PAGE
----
In 1892, a team of Americans landed on Clipperton Island, intending to exploit the invaluable guano reserves, turning it into a lucrative venture in subsequent years.
With the guano industry booming, Mexico also expressed interest in adjacent islands rich in guano and informed the US of their assertion that Clipperton was Mexican territory.
Reclaiming their stance in 1897, Mexico, under President Porfirio Diaz, deployed a naval vessel to claim and integrate the island. Following their arrival, the Mexican soldiers ousted the small American contingent mining the island’s guano and hoisted a Mexican banner to signify their possession.
Amidst the diplomatic skirmish that was already ensnaring three nations vying for Clipperton Island, the British dramatically entered the arena in 1899, with a clear intention of staking their own claim.
The involvement of Britain, given its maritime supremacy at the time, was a disconcerting development for both America and France. Their concerns, however, were essentially academic, for Britain’s naval prowess was unmatched, making any opposition practically futile.
Understanding the gravity of confronting Britain head-on, Mexico’s President Porfirio Diaz took a more tactful approach. He proposed a mutually beneficial agreement: in exchange for recognizing Mexico’s sovereignty over Clipperton, the British would be allowed unrestricted access to exploit the island’s resources.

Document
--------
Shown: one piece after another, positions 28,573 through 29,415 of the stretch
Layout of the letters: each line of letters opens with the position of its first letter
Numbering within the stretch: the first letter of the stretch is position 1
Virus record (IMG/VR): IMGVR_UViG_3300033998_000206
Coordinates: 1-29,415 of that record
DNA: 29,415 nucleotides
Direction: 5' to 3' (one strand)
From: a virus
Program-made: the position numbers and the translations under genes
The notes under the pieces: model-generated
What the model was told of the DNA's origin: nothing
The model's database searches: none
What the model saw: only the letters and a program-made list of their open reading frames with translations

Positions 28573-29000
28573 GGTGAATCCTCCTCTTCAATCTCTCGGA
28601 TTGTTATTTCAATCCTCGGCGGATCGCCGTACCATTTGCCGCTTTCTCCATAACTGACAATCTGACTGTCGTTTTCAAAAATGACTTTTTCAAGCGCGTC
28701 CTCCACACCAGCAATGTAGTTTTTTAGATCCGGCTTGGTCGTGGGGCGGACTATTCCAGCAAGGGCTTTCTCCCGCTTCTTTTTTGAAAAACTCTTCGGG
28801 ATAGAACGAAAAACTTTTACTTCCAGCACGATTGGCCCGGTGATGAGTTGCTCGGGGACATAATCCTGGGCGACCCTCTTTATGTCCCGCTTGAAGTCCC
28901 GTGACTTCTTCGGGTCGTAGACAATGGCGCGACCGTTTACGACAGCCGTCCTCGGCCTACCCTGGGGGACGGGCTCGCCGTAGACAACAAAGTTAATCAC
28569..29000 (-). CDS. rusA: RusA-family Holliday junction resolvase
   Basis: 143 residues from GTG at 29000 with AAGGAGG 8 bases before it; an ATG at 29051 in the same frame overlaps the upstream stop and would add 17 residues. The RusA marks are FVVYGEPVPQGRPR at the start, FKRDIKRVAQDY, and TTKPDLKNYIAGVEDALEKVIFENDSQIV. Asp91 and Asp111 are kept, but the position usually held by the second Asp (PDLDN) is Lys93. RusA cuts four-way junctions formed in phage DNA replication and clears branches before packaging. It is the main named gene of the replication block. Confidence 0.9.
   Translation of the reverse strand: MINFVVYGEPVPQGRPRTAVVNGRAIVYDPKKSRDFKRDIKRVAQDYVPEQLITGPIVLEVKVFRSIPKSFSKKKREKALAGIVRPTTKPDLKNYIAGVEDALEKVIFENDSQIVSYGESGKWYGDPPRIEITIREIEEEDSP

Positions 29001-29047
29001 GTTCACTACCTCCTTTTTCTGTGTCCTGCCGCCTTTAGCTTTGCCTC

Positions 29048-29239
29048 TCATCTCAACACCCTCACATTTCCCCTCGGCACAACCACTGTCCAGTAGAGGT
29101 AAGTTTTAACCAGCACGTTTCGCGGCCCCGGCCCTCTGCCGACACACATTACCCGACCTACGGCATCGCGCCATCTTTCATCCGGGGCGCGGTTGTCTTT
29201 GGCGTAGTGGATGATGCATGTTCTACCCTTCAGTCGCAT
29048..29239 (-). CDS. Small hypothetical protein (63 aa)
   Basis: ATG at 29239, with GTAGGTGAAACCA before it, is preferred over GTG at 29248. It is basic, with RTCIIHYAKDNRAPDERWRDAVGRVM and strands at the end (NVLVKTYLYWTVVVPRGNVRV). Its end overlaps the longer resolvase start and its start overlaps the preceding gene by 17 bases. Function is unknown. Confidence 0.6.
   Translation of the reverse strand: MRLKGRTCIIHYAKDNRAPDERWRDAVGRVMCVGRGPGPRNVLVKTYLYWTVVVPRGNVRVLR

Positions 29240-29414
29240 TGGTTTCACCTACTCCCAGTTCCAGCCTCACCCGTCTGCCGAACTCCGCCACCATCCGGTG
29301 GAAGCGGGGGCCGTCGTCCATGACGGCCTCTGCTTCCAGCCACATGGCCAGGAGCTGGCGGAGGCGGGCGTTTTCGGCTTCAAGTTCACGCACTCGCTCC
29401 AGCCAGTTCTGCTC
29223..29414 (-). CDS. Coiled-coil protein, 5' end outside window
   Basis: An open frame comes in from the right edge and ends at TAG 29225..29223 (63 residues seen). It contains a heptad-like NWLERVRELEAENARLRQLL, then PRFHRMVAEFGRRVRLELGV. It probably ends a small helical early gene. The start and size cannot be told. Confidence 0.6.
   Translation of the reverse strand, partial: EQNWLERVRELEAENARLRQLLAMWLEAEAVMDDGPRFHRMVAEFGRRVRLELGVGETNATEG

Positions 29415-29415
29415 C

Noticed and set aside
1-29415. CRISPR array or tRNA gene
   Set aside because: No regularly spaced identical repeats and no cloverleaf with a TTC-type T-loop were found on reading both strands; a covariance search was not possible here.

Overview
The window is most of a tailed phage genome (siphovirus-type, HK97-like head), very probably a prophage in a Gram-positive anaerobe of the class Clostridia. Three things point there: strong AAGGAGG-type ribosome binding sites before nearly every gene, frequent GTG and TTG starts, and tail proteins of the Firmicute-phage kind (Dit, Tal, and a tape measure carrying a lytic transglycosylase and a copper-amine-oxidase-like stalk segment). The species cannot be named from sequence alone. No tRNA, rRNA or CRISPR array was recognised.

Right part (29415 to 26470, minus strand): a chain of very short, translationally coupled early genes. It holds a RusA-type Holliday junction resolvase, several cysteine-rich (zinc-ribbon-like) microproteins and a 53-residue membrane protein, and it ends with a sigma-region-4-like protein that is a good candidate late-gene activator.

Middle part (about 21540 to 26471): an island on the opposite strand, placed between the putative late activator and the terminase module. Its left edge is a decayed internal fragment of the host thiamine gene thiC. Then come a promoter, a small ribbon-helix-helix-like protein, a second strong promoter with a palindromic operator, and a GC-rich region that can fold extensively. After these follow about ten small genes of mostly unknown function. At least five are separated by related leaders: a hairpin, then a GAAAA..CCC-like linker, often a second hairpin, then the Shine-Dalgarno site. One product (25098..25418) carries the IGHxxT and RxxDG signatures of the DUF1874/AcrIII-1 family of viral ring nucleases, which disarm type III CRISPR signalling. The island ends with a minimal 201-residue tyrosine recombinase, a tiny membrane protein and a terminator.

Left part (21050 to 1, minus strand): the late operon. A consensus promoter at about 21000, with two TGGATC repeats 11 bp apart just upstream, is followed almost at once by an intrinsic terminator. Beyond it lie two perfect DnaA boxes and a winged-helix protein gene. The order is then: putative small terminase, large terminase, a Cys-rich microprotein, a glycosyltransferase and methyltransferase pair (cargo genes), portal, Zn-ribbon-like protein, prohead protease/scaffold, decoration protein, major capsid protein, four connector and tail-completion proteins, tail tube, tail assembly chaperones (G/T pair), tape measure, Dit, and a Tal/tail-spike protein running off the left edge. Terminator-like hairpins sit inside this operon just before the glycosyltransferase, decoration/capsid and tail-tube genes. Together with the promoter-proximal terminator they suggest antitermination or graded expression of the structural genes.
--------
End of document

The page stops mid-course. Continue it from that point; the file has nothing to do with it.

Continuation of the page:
To this arrangement, the British diplomatically concurred. By 1906, the British Pacific Island Company was granted exclusive rights to tap into Clipperton’s rich guano deposits.
Without delay, they initiated settlements, expanded the palm tree plantations, and pioneered the cultivation of various vegetables in stone-bordered gardens. However, as time wore on, the British venture began grappling with economic setbacks.
Spiraling shipping costs combined with unpredictable market dynamics eroded their profits. Moreover, with the value of guano experiencing a downward trend and the exorbitant shipping expenses, their operations on Clipperton started looking untenable.
By 1909, disillusioned and disheartened, they abandoned their operations, leaving behind a lone guardian to oversee their erstwhile enterprise. Subsequent to Britain’s unexpected withdrawal, Mexico and France sought a diplomatic resolution to the ongoing territorial dispute.
They agreed upon an arbitration pact, nominating King Victor Emmanuel III of Italy to determine the island’s rightful sovereign. Anticipating the decision, Mexico proactively deployed troops to fortify its presence on the island.
This marked the establishment of a formal colony, governed by military commanders. An entourage of thirteen soldiers, accompanied by their kin and aides, was dispatched to Clipperton.